So THAT's Why There's A Weird Skin On Hard-Boiled Eggs

It might be annoying, but it serves a real purpose.

There are many theories about the best way to make and peel hard-boiled eggs, but no matter which method you choose, you’ve probably come across a thin, white skin that lies between the shell and the egg inside.

In some situations this “skin” can help you peel away the shell. In others, it just sticks to everything, making the whole job more challenging.

First of all, this skin is actually a protein membrane ― in fact, it’s two layers of membranes, one inner and one outer. Their purpose is to protect the egg from bacterial invasions. (The yolk is also encased in a clear membrane, but you’re less likely to notice it.)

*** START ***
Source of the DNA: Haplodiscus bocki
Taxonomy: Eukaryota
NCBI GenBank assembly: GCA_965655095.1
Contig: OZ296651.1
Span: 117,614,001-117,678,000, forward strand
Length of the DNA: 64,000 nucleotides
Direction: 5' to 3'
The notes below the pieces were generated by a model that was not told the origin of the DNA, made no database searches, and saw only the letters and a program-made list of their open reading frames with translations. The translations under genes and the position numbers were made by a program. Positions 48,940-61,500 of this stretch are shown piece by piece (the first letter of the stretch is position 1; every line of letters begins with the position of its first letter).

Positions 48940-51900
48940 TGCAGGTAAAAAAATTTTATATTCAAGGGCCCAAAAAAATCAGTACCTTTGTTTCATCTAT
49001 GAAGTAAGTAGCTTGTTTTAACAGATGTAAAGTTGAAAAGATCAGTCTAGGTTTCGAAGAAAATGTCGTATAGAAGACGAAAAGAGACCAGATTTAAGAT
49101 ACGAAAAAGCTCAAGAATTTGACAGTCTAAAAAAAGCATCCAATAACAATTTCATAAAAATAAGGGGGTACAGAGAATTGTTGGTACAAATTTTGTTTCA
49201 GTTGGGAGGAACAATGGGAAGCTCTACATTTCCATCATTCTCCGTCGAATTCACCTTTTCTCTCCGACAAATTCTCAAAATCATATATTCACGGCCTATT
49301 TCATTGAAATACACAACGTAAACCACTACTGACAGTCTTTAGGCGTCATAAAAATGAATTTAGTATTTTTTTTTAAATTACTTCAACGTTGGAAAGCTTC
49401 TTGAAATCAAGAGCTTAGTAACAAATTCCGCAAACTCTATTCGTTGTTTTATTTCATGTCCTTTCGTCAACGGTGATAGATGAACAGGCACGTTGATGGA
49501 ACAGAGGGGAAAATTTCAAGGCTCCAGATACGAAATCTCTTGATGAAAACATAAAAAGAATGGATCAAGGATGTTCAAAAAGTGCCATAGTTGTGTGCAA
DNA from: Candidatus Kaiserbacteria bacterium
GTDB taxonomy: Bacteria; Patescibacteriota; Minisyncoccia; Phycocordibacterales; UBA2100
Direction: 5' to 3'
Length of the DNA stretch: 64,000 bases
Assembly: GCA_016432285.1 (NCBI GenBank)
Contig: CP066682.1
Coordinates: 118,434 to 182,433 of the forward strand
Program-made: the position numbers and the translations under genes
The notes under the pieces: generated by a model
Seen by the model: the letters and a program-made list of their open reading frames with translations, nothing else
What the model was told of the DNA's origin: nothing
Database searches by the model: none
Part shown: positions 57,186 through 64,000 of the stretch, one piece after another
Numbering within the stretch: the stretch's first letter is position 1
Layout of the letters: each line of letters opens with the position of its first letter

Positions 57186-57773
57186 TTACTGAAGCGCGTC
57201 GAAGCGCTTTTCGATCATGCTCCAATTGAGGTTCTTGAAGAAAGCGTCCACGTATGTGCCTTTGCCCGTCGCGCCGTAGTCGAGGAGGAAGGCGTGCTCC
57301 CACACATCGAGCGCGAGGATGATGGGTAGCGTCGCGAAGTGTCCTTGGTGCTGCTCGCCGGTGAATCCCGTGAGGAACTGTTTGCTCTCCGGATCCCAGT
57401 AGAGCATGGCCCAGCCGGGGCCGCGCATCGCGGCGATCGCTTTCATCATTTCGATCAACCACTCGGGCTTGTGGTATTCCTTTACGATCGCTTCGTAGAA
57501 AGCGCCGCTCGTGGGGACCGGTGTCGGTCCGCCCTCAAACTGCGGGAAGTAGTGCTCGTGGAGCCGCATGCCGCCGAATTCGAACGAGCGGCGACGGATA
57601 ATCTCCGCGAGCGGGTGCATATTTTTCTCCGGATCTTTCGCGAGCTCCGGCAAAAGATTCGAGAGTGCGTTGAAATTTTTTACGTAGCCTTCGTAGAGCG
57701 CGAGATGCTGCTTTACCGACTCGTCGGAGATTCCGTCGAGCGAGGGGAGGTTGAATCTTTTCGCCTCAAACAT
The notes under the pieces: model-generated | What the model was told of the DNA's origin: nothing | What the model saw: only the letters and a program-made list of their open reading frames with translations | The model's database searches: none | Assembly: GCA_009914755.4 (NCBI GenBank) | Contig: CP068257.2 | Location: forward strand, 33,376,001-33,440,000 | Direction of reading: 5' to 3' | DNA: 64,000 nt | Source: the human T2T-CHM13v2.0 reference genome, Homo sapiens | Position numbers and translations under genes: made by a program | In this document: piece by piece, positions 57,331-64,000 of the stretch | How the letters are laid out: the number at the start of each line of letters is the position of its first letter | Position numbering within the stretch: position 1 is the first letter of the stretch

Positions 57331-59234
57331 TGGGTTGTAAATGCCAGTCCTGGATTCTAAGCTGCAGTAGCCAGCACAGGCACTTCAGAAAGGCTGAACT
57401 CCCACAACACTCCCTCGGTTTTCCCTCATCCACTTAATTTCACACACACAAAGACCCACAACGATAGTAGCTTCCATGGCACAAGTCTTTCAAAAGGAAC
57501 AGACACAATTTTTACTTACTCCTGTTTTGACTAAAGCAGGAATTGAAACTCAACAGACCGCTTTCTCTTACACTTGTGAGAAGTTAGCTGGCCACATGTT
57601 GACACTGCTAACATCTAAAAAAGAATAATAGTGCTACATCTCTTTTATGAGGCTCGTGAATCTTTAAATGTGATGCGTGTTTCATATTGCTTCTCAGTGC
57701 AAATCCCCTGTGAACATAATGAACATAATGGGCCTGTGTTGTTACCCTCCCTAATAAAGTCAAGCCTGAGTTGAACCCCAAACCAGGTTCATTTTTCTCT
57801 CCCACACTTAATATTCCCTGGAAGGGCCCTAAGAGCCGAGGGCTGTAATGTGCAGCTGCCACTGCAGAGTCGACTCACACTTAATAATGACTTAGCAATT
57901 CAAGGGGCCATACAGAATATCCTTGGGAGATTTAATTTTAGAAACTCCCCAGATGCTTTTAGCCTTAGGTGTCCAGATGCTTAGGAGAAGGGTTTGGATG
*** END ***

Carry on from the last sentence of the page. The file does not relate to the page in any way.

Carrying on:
A look at all the parts that make up the egg.
Frank de Benutzer
A look at all the parts that make up the egg.

As you can see from the diagram above, the egg is not made up of just the yolk and whites. There’s a whole lot more going on in there. We’re certain, for example, that you’ve come across the strange white string (also known as the chalazae) when cracking an egg before.

So how can you cook your eggs to make this membrane less apparent? It mostly depends on how you cook the egg.

If you’re looking to fully cook your hard-boiled eggs ― not soft-boiled, or somewhere in between ― there are a couple things you should know. First, don’t use the freshest eggs. Fresh egg whites bond more easily to the inner membrane than older eggs do, and this is what we’re trying to avoid. And second, understand that according to seasoned recipe- and food-tester Kenji Alt-Lopez, there is no fool-proof method to avoid that membrane. But starting the eggs off in a hot pot of water (vs. cold water) will seriously improve your chances for eggs that easily peel away from that inner membrane.

And if you should find yourself wrestling the skin and shell away from the egg, just remember that those barriers are what protected the egg before it made its way to your kitchen. So no harm, no foul.

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